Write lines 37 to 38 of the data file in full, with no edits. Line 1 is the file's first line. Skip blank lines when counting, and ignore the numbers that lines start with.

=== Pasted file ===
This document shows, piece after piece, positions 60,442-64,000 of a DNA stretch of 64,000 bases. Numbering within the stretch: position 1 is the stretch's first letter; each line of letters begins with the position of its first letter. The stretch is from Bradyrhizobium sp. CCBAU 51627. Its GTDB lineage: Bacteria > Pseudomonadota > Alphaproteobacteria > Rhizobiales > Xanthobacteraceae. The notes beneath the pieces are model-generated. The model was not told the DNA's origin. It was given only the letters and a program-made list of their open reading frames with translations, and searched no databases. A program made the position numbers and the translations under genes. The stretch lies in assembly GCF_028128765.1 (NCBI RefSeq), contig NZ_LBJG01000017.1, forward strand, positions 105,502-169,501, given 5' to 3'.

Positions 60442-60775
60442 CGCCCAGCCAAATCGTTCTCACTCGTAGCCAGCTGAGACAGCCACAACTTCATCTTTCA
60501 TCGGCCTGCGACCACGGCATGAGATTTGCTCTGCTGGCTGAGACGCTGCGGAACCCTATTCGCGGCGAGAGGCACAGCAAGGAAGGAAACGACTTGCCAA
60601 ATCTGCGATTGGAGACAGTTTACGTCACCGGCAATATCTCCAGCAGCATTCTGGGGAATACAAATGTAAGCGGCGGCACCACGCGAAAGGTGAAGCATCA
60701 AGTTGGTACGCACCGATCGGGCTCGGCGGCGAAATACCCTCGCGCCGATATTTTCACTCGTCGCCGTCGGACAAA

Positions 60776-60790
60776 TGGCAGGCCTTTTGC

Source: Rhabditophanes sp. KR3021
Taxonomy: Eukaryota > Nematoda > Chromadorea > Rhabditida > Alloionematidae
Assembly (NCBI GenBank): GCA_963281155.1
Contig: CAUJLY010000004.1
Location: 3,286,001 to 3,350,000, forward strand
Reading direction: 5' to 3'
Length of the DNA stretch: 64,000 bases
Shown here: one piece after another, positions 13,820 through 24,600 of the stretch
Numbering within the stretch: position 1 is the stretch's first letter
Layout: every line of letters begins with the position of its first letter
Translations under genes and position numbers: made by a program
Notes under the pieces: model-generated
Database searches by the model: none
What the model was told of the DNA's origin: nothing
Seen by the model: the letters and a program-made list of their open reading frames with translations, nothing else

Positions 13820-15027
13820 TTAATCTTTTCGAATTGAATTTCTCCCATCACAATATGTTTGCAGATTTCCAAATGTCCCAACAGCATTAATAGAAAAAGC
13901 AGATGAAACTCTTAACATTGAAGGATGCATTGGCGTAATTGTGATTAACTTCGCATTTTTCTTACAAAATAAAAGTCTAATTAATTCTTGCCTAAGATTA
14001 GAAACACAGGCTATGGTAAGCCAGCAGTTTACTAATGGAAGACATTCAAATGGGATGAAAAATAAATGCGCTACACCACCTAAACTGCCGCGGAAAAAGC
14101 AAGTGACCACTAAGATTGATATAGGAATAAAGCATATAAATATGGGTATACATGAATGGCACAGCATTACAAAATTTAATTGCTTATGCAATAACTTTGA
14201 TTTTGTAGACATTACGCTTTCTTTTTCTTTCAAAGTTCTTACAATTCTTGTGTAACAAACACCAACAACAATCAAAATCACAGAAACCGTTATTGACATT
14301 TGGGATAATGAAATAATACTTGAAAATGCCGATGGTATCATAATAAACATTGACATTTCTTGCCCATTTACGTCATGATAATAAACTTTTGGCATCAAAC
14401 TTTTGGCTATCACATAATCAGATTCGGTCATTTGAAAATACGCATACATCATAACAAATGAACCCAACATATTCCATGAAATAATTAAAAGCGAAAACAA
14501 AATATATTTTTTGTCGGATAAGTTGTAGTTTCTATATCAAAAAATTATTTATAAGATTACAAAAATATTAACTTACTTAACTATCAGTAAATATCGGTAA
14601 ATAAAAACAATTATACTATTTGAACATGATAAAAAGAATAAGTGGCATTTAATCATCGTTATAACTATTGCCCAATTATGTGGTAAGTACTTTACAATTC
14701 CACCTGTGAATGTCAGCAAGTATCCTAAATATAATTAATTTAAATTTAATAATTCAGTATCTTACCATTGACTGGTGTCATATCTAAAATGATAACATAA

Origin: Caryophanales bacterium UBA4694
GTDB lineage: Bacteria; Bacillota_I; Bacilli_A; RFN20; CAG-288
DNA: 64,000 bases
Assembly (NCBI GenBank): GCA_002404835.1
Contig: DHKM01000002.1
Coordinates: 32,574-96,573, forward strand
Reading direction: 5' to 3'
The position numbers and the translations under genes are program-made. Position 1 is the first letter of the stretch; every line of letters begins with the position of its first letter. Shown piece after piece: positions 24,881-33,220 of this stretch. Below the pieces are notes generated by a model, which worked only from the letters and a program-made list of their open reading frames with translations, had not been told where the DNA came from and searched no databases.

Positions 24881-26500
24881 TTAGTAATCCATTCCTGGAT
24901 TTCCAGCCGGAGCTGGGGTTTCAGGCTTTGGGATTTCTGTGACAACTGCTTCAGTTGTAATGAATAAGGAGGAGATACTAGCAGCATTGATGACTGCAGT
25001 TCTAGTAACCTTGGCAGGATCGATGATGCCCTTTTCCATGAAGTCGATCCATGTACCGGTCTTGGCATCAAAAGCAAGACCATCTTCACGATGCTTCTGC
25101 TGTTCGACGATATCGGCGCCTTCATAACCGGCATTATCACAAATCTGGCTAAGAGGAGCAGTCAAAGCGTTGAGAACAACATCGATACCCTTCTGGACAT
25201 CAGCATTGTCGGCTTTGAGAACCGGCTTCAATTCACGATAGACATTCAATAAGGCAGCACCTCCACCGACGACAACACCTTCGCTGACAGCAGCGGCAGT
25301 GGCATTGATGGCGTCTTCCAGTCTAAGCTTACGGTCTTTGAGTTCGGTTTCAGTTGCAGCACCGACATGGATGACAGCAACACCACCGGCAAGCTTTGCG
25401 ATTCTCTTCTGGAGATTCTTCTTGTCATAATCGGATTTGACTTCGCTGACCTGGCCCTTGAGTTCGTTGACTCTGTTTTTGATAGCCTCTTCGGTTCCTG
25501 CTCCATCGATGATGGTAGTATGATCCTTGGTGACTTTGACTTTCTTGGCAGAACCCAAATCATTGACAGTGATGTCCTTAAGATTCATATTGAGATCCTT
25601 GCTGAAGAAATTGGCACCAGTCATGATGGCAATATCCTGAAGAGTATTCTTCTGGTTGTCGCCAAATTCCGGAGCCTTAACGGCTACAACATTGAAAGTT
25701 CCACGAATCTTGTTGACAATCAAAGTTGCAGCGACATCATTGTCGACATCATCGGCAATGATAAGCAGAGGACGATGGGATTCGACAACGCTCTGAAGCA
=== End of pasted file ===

DNA: 64,000 bases
Assembly (NCBI GenBank): GCA_002404835.1